The Benefits Of Bisphosphonate Therapy Have Been Shown To Extend Beyond The Recommended Treatment Protocol
Study finds that very infrequent dosing of zolendronate prevents bone loss over 11 years.
IV Bisphosphonate Therapy for Osteoporosis in Older Women: How Slow Can You Go?
by Darius Schneider, MD, PhD
In osteoporosis, osteoclast and osteoblast activities are discordant -- bone resorption happens at a faster rate than bone buildup, making bones fragile (porous) and increasing fracture risk, especially in postmenopausal women. In people with osteoporosis, even an inconspicuous trauma can result in a fragility fracture -- most times the first symptom of this otherwise dangerously silent condition. After experiencing the first fracture, the likelihood of incurring another greatly increases. A fracture can necessitate months of rehabilitation therapy and can lead to permanent debilitation. Hip fractures in particular are linked to the loss of independent living and an elevated risk of premature death, whereas vertebral fractures are strong predictors for additional future fractures.
Despite the deleterious effects of osteoporotic fractures, osteoporosis is massively undertreated, at great human and socioeconomic cost: up to 85% of women who suffer fragility fracture due to osteoporosis do not receive treatment to protect against further disabling and potentially life-altering fractures (IOF data).
This is especially surprising, since we have excellent therapies to reduce substantially the risk of osteoporotic fractures. One of the therapeutic options that has been around for decades are bisphosphonates. BPs are antiresorptive agents acting on osteoclast activity. They have been extensively shown to both halt bone loss and lower fracture risk, and are considered a safe first-line treatment for many forms of osteoporosis. Common side effects include GI upset and GERD, and, when given intravenously, self-limiting flu-like symptoms. But it is the extremely rare side effects of "osteonecrosis of the jaw" and "atypical fractures of the femur" that have recently led to a concerning treatment hesitancy towards this class of medication. In fact, according to a 2015 report in the Journal of Bone and Mineral Research, the rate of BP use fell by half from 2008 to 2018.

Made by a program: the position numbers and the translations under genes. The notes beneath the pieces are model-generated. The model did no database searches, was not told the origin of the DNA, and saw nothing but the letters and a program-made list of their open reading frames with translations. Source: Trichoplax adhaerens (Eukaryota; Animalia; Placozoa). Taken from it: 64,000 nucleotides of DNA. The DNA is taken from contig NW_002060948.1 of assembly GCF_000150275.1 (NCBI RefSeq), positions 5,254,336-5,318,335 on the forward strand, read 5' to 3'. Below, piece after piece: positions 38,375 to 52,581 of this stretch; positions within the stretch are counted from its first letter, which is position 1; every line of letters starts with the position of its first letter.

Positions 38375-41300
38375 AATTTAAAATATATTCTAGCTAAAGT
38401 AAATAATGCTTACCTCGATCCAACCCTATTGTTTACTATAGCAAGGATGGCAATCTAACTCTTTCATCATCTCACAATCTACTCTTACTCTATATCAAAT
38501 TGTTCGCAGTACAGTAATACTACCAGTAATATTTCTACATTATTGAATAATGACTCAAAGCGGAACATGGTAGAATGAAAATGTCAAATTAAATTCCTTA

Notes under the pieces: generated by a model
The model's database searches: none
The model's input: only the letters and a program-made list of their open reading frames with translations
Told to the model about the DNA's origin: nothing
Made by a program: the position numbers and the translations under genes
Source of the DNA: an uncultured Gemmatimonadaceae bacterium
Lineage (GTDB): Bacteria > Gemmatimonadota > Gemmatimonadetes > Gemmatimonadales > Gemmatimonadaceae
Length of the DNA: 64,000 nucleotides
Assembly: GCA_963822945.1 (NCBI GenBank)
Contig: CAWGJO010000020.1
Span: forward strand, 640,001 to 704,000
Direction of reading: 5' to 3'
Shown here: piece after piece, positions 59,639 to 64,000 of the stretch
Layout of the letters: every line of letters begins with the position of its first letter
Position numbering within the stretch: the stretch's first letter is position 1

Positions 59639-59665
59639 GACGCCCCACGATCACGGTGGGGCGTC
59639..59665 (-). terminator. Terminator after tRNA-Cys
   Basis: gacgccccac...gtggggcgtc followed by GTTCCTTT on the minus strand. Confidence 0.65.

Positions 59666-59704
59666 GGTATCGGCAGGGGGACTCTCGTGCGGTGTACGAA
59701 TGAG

While BPs should be used judiciously, maybe more so than other drug classes -- and I personally strongly advocate a maximum of 5 years of use -- there is no reason to demonize these useful medications altogether.
Under these auspices, it is very helpful to learn from a study published in the Journal of Clinical Endocrinology & Metabolism, that intravenous BPs may be given at much wider intervals than previously assumed, without losing their bone protective activity. This is not surprising: BPs -- unlike newer antiresorptive agents (denosumab, romosozumab) -- are embedded into the bone structure, from which they are slowly released during bone remodelling, therefore continuing to act for many years after their discontinuation. This information -- hopefully soon backed by data showing that the effect on fracture reduction is, at least partially, preserved also -- may help increase treatment willingness in both hesitant patients and physicians, and provide clinicians and patients with one more tool to improve treatment adherence.
Darius Schneider, MD, PhD, practices endocrinology in La Jolla, California.